In Sobel v. Sobel, 99 N.J. Eq. 376, Mr. Justice Kalisch said: "There seems to be no good and sufficient reason why alimony in gross may not be allowed and enforced when assented to by the parties, and the court of chancery, as the representative of the state, to guard its interests and to enforce its statutory policy in relation to marriage and divorce, sanctions such a course.Summary of this case from Glasco v. Glasco
Argued October term, 1925.
Decided March 26th, 1926.
1. A decree nisi in a divorce suit is a conditional divorce, becoming absolute only upon the happening of a prescribed contingency.
2. The marriage relation is a status governed by a declared state policy, and one of the principal duties arising out of the marital tie is the duty of the husband to provide suitable support and maintenance for his wife, and this duty does not arise out of any contract between husband and wife to that end, but out of a state policy, recognized and enforced by the civil and common law.
3. Where a release from all claims whatever was given by a wife to her husband after a decree nisi, but before a decree final in a divorce suit, and such release and settlement was not made under the sanction of the court, such release does not bar the allowance of alimony to the wife where the provisions of the contract between them are not adequate for her support.
On appeal from an order of the court of chancery, for permanent alimony, advised by Vice-Chancellor Bentley.
Messrs. Weinberger Weinberger ( Mr. Harry H. Weinberger, of counsel), for the appellant.
Mr. John A. Platoff, for the respondent.
This is an appeal from an order made by Vice-Chancellor Bentley, that the appellant shall pay to the petitioner or to her solicitor the annual sum of $1,200, in monthly installments of $100 each, on the first day of each month thereafter, commencing on April 1st, 1925, and that he pay costs and a counsel fee of $350. The appellant and petitioner were married on November 3d 1907. On the 23d day of January, 1922, they were divorced, and in the decree application for alimony was reserved. At the time of the decree nisi and for a long time prior thereto, the husband was paying to the petitioner, irregularly, $5 a week for her support, by virtue of an order made by Recorder Young, of the city of Paterson, where the petitioner and defendant resided. It does not appear that any alimony pendente lite was applied for in the divorce proceedings. After the decree nisi and during its pendency negotiations were entered into between husband and wife, eventuating in the execution of a general release, by the wife, upon the payment to her of $6,000, by her husband, releasing him, "his heirs, c., of and from all and all manner of action and actions, cause and causes of action, suits, debts, dues, sums of money, accounts reckoning, bonds, bills, specialties, covenants, contracts, controversies, agreements, promises, variances, trespasses, damages, judgments, extents, executions, claims and demands whatsoever, in law or in equity which against Alexander L. Sobel I ever had, now have or which my heirs, c., hereafter can, shall or may have for, upon or by reason of any matter, cause or thing whatsoever from the beginning of the world to the day of the date of these presents."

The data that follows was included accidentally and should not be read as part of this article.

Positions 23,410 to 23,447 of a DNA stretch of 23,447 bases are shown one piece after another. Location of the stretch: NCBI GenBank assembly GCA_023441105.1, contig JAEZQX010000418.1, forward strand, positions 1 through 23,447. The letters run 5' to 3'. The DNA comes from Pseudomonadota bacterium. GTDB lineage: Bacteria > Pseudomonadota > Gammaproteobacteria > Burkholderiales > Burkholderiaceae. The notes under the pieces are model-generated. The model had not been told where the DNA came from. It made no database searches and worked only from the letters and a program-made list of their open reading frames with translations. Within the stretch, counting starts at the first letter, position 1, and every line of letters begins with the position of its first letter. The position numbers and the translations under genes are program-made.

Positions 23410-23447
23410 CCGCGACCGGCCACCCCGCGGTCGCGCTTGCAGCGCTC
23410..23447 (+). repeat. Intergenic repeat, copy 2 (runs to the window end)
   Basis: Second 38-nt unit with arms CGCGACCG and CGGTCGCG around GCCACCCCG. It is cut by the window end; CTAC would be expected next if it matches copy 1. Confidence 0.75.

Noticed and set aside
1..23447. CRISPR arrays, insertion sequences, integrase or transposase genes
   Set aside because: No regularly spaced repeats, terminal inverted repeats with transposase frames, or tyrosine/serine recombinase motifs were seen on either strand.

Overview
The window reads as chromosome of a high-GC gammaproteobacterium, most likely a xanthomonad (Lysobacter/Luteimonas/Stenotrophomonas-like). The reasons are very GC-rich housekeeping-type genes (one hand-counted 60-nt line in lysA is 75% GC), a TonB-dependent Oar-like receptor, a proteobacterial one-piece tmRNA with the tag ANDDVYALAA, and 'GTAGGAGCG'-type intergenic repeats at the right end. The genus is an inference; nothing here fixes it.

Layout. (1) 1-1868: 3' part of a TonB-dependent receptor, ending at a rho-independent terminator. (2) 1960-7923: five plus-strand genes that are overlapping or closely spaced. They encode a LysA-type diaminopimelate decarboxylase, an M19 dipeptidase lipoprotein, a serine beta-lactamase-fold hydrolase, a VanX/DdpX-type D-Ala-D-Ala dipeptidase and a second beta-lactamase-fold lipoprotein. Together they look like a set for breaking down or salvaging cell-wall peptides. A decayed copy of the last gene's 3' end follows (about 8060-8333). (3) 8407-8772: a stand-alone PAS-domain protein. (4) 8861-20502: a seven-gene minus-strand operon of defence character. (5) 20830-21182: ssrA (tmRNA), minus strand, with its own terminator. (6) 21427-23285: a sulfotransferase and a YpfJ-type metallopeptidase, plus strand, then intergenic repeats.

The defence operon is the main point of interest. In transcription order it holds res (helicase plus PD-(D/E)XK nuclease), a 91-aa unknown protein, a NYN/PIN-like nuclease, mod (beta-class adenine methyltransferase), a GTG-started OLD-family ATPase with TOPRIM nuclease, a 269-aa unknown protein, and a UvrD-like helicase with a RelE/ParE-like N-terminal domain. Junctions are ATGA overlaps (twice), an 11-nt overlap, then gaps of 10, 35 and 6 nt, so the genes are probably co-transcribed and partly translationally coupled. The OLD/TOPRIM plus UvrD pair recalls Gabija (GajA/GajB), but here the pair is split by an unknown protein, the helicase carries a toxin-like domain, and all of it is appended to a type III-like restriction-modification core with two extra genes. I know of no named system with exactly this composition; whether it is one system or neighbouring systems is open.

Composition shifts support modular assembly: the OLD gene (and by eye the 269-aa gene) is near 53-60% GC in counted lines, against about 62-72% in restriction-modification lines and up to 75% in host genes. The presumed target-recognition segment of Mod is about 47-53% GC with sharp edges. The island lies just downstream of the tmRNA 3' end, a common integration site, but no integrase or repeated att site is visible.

The release appears to have been executed on the second day of February, 1922, about ten days from the date of the decree nisi. It is this general release which the appellant interposed, as a bar, in the court below, to the application for permanent alimony. From the testimony taken upon the application it appeared that the consideration of the release was the sum of $6,000 paid by the appellant to the respondent, and it is without question that she accepted that sum in full discharge of the husband from any further claim upon him, arising out of the marital status, which, at the time the settlement was made, had not been finally dissolved.
The testimony further disclosed that the respondent had used up the money given to her by the appellant in discharging old debts and in providing for her and her children's subsistence, and that she was without means, and that the appellant was in easy and flourishing circumstances. It is apparent from a clear reading of sections 20 and 21 ( 2 Comp. Stat. p. 2035) that a decree nisi does not sever the bonds of matrimony, but that the marital tie between husband and wife still subsists until after the expiration of six months from the entry of such decree and a decree absolute is entered. Markowitz v. Markowitz, 94 N.J. Eq. 23. Although Chancellor Walker does not so declare in express terms, in his opinion in the case, it is the only reasonable inference to be drawn from what he decided. In Grant v. Grant, 84 N.J. Eq. 81, Vice-Chancellor Lewis (at p. 84) says: "A decree nisi is a conditional divorce, becoming absolute only upon the happening of a prescribed contingency. 14 Cyc. 711. Such a contingency in our state is the non-showing of cause why the decree should not be made absolute." This seems to be a proper characterization of the nature of a decree nisi. In Fox v. Davis, 113 Mass. 255, the court (at pp. 258, 259) said: "A divorce nisi under Comp. Stat. 1870 ch. 404, does not sever the bonds of matrimony, and she is still a married woman." Edgerly v. Edgerly, 112 Mass. 53. See, also, Sparhawk v. Sparhawk, 114 Mass. 355.